A-I Powered Drones and Other Controversies

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Drones are amazing but that doesn’t mean they aren’t surrounded by controversy. Ever since the first drones were released on the market, there have been some decisions made that landed the drone industry in the proverbial hot seat.

In this article, we are going to show you some of the most known drone controversies over the years. If drones are a topic you have a passion for, you should visit this drone reviews site, where you can find all things drones, from selfie drones and DSLR drones to drones with the longest flight times and the best racing drones. Now, let’s see why drones can be so controversial.

  1. The AI-Powered Drone Controversy

Project Maven is one of the most controversial topics nowadays. In case you haven’t heard about it, the Department of Defense (DoD) is working on an artificial-intelligence pilot program by partnering with several tech companies, including Google. However, a scandal emerged when Google employees raised some AI-related ethical issues in this project.

While other tech companies haven’t complained about Project Maven, a dozen Google employees even resigned because of the project. Those workers were outraged that Google is offering the DoD the possibility to surveil and kill people with Google’s technology. This is a controversial issue since military surveillance shouldn’t involve tech companies. Also, some people are concerned that drones could rule the world after artificial intelligence becomes advanced enough.

2. Drone Registration

This is not as controversial as Project Maven, but it still has caused some problems. In 2015, the Federal Aviation Administration decided that it is mandatory for drone owners to register non-commercial drones. At first, the agency promised that the ones who registered their drone within the first 30 days after the announcement will receive back the $5 fee.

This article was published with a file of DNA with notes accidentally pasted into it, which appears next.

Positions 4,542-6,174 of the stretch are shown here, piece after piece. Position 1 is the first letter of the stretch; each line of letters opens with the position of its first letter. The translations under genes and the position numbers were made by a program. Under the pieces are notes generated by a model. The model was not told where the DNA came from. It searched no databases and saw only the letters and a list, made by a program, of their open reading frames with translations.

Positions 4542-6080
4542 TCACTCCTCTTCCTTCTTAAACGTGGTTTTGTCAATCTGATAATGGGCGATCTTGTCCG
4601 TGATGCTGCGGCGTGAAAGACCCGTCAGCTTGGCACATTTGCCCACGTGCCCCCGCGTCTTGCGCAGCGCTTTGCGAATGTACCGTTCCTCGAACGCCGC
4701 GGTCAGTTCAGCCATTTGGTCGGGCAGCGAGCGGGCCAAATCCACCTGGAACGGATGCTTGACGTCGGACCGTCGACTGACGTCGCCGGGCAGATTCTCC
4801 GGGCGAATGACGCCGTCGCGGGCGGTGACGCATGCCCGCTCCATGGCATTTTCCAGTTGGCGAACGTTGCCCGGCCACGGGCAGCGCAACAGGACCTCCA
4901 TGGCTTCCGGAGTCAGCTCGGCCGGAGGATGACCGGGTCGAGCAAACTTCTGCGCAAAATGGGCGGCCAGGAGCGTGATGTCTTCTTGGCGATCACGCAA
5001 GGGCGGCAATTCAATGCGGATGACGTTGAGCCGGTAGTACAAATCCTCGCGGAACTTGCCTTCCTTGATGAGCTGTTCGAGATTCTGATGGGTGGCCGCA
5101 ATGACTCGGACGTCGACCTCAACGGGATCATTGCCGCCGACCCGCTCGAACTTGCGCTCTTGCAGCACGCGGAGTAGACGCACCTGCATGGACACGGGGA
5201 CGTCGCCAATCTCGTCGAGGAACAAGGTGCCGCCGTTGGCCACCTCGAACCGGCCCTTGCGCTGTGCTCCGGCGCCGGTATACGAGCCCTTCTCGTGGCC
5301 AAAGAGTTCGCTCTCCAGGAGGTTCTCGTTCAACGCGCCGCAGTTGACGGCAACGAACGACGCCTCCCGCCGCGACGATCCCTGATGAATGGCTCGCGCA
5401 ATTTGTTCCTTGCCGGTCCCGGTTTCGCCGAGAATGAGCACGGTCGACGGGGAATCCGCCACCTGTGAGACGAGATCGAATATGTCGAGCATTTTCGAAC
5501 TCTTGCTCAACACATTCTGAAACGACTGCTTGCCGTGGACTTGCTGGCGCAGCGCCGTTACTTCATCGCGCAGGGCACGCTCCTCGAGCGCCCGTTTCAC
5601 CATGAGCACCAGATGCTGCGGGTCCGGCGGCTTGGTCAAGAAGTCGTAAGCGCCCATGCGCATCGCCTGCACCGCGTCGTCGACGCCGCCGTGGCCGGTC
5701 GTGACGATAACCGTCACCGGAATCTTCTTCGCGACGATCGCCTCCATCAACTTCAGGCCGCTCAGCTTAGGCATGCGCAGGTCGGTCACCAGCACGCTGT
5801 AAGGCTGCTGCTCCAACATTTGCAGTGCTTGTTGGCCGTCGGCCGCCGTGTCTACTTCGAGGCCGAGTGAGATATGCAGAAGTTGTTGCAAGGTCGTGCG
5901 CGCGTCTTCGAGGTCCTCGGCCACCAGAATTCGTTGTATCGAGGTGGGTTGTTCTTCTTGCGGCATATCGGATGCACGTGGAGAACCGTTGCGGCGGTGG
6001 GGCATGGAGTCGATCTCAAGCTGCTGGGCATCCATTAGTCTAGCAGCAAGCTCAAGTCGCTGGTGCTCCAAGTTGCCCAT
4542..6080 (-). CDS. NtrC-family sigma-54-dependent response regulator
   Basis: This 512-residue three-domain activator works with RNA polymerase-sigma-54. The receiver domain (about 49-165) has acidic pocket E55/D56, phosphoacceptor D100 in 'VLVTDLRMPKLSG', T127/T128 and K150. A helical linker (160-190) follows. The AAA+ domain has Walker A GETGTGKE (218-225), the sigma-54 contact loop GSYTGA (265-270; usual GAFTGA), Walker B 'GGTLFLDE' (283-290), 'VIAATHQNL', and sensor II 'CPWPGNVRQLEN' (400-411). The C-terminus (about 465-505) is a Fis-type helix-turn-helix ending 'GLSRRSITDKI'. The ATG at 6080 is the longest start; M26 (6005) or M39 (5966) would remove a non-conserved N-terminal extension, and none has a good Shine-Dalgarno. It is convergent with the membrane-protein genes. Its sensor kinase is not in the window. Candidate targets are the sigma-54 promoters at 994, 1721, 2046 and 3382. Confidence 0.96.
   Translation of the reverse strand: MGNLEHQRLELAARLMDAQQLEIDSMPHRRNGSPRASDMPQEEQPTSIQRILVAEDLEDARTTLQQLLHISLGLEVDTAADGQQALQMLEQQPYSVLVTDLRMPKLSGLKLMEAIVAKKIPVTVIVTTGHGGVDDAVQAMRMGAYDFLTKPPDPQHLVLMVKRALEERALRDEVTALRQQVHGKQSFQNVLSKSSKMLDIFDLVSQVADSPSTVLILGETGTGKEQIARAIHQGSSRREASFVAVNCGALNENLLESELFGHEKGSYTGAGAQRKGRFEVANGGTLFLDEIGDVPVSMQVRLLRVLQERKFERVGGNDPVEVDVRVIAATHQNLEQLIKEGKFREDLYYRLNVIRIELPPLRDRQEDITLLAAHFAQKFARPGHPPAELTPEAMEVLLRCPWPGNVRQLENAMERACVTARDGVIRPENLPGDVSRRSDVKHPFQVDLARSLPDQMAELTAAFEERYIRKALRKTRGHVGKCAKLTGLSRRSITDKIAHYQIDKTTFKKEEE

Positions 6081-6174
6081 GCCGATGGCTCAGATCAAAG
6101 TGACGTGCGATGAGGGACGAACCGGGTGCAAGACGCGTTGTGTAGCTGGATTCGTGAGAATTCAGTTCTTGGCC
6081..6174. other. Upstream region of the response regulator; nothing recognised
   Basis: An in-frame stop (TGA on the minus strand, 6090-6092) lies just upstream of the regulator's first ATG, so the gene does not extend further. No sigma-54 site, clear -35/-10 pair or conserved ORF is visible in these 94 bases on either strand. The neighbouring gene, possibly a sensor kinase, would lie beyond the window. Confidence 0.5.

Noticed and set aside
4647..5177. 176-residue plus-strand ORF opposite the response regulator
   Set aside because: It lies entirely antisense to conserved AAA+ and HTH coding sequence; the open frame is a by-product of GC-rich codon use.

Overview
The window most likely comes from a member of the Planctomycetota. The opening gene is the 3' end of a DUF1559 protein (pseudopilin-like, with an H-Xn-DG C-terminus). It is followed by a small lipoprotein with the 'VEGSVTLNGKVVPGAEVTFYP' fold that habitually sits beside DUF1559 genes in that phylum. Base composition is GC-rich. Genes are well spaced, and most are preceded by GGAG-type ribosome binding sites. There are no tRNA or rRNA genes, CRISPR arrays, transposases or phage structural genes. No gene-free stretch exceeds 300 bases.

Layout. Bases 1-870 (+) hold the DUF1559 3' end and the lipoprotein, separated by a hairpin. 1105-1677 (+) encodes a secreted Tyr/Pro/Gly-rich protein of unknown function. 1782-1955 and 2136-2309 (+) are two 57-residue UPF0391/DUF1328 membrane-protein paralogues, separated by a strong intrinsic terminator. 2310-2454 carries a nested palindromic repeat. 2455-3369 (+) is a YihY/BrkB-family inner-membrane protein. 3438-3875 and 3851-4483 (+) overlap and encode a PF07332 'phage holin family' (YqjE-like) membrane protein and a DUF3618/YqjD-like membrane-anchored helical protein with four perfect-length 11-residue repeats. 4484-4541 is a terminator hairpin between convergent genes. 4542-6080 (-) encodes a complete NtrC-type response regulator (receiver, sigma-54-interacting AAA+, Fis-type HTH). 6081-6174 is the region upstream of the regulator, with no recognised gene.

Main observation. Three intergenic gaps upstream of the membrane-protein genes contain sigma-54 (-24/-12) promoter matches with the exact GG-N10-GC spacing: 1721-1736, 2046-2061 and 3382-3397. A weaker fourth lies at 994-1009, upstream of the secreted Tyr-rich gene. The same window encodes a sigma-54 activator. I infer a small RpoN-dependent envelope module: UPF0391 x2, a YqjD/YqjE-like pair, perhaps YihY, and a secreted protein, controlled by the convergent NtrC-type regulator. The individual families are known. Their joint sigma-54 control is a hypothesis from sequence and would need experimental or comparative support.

While the fee is not that substantial, the controversy was that most drone owners didn’t really understand why it was necessary to register their drones. In 2017, a federal court decided that FAA’s registration rules violated a 2012 congressional law.

3. Drone Geofencing

Geofencing is another problem that negatively affects drone users. First, geofencing is a software feature that puts a virtual barrier over restricted areas like airports and military bases. The barrier prompts the drones that there is a no-fly-zone ahead, which makes the drone turn around or give a signal to the owner. While not all drones come with this feature, in the future they will all have it.

While many users believe that geofencing is limiting their freedom to fly a drone wherever they want, other users believe that this is an amazing idea since manufacturers have the opportunity to use geofencing.

4. Commercial Drone Use

In 2015, the commercial drone use was outlawed for drone owners that did not have an exemption certificate. Congress was the one that asked the FAA to make some rules and regulations so that commercial drone use could be legal in the U.S. The FAA missed their first deadline which was established in 2015. First, this doesn’t allow the U.S. to grow and innovate the drone industry.

Second, others fear that the regulations will be too harsh and it will be almost impossible to have a drone for commercial use, even after the rules are implemented. Also, it is a good idea to legalize the commercial use of drones? This is why commercial drone use is still a controversial idea in the US.

5. Military Bases Can Shoot Down Drones